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Study of the psychological processes of children. The field is sometimes subsumed under developmental psychology. Data are gathered through observation, interviews, tests, and experimental methods. Principal topics include language acquisition and development, motor skills, personality development, and social, emotional, and intellectual growth. The field began to emerge in the late 19th century through the work of German psychophysiologist William Preyer, American psychologist G. Stanley Hall, and others. In the 20th century the psychoanalysts Anna Freud and Melanie Klein devoted themselves to child psychology, but its most influential figure was Jean Piaget, who described the various stages of childhood learning and characterized children's perceptions of themselves and the world at each stage. See alsoschool psychology.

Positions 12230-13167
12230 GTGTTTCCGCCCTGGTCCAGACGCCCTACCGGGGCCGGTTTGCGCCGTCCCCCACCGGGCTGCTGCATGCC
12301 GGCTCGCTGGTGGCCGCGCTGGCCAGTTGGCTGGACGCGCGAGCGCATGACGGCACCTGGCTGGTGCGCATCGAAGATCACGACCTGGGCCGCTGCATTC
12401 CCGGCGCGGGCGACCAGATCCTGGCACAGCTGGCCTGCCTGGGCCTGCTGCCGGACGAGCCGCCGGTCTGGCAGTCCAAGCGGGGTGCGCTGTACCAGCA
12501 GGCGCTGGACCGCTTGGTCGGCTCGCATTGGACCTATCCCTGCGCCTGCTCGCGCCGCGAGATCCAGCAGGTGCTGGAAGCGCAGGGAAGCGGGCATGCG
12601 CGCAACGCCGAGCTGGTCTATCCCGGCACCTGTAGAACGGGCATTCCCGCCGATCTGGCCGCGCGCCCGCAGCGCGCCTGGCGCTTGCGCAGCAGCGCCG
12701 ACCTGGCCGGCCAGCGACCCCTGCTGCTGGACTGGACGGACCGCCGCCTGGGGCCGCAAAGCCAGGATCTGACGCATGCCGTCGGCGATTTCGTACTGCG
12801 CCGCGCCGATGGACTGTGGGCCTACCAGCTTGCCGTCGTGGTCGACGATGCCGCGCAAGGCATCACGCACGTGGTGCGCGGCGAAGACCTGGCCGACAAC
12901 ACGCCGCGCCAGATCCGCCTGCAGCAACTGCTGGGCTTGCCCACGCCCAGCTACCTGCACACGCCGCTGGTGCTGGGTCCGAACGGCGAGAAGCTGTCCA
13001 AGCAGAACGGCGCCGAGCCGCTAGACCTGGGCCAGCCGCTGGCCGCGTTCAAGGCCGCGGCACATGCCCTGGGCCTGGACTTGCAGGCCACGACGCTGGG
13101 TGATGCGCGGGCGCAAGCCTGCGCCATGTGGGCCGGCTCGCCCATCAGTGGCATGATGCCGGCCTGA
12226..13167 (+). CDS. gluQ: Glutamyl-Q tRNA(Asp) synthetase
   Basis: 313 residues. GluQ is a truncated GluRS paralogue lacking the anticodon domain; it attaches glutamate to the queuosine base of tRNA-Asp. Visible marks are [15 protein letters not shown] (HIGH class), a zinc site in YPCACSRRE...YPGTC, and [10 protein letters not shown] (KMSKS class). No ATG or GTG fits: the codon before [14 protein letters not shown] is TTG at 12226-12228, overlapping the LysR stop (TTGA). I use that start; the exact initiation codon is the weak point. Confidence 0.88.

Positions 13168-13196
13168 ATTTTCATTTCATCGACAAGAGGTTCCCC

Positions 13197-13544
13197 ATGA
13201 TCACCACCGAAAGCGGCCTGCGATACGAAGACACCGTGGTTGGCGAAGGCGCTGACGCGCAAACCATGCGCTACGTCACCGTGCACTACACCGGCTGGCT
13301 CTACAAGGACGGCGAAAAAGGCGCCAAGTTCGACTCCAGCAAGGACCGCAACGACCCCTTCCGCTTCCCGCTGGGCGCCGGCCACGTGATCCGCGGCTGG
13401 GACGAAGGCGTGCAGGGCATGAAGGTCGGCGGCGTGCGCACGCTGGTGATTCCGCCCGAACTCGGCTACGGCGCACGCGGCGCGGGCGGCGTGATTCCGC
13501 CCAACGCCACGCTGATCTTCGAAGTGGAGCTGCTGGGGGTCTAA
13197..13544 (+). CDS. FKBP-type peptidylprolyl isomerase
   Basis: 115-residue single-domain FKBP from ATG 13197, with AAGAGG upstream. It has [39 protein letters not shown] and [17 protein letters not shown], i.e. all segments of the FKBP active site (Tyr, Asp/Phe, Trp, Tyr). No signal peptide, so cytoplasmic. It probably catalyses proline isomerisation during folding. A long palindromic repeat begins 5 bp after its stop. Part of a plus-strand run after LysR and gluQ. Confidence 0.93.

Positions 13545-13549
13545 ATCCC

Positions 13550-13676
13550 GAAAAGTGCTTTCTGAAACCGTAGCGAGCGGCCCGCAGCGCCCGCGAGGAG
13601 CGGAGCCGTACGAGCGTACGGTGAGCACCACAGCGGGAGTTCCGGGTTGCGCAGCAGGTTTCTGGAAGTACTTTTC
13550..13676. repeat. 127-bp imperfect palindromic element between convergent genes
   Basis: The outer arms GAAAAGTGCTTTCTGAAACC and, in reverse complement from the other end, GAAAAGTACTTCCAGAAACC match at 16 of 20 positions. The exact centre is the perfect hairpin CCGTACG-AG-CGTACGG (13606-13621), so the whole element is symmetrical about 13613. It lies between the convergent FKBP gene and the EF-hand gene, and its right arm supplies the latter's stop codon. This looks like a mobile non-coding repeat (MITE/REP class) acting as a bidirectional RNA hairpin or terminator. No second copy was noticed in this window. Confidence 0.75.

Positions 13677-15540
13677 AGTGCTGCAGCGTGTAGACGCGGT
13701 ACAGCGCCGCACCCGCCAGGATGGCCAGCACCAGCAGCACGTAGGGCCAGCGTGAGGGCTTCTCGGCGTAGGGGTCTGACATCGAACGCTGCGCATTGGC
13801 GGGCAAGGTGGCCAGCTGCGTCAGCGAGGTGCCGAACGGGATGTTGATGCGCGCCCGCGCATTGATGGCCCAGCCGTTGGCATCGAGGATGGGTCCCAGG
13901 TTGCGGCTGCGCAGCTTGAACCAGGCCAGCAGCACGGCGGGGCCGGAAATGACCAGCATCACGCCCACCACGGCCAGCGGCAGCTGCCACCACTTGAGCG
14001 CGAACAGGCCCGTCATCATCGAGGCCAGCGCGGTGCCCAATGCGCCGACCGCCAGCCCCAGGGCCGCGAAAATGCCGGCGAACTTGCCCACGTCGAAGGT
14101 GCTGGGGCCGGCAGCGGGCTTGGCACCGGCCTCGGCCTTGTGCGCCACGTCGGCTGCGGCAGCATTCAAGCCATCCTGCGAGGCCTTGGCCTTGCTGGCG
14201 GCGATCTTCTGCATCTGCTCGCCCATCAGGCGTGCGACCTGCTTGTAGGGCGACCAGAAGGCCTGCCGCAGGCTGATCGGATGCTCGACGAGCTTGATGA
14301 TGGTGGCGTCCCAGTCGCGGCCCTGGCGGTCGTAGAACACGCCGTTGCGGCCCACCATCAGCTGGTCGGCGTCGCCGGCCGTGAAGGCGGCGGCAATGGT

This entry comes from Encyclopædia Britannica Concise. For the full entry on child psychology, visit Britannica.com.